Materials and Methods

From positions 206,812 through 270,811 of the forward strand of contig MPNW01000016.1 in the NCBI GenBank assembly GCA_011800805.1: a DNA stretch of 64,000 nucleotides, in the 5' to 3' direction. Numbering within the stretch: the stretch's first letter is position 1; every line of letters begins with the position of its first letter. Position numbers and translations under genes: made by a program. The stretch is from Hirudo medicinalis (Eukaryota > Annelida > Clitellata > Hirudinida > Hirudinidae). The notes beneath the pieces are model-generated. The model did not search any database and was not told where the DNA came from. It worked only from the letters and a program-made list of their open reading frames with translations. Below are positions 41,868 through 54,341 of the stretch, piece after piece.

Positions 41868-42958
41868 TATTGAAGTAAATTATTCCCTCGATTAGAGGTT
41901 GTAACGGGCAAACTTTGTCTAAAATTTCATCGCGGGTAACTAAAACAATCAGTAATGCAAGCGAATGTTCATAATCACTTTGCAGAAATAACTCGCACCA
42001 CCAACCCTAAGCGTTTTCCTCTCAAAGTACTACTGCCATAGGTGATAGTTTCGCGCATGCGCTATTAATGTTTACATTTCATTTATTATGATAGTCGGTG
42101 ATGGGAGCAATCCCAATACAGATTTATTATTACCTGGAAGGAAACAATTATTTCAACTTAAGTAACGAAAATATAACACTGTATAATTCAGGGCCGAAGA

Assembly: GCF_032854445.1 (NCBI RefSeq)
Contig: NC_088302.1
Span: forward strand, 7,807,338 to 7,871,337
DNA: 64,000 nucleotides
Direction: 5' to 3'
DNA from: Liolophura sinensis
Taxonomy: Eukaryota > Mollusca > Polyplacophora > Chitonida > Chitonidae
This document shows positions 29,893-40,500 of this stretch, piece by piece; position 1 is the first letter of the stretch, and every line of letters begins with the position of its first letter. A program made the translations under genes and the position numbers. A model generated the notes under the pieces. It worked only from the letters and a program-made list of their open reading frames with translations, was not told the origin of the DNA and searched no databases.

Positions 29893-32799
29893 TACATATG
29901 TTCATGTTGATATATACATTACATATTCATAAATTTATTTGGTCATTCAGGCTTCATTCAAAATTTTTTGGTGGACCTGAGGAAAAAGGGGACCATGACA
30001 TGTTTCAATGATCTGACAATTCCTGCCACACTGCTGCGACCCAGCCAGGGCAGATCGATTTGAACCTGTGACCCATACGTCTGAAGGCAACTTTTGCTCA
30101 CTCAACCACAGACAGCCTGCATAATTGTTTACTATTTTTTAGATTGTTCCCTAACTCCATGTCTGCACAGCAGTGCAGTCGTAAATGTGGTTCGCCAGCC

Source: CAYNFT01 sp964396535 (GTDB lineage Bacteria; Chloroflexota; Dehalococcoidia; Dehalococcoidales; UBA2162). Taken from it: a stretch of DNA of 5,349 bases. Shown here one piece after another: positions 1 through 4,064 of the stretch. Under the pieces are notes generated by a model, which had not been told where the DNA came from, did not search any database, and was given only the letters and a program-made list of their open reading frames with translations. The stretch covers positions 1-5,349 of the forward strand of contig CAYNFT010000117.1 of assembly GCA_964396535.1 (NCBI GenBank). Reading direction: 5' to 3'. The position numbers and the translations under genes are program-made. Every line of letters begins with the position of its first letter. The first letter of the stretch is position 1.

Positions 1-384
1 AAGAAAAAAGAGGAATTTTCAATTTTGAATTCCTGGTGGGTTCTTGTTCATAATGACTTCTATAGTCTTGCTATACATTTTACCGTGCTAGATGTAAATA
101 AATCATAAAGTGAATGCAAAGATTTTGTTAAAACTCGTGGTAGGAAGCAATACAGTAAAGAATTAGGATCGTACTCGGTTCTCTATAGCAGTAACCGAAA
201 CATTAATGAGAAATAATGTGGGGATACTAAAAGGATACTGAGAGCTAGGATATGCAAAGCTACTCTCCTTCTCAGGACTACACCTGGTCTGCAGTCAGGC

The Severn Estuary is home to a large wintering population of black-headed gulls23, consisting of both local breeders and winter migrants from the UK and northern Europe24. Between October and December 2017, we observed loafing groups of these gulls at a daytime aggregation site along the tidal River Avon, Bristol (looking at groups of birds collecting in the 2 km stretch between the Clifton Suspension Bridge and Gaol Ferry Bridge, with effort concentrated around the tidally-exposed mud banks around Brunel Way Bridge, 51° 26′ 55′′ N 2° 37′ 30′′ W). Observations were conducted within two hours of low tide. Most aggregations of birds seen (and all the groups considered here) consisted solely of black-headed gulls, although there were occasional visits from herring gulls (Larus argentatus), lesser black-backed gulls (Larus fuscus), and mallards (Anas platyrhynchos).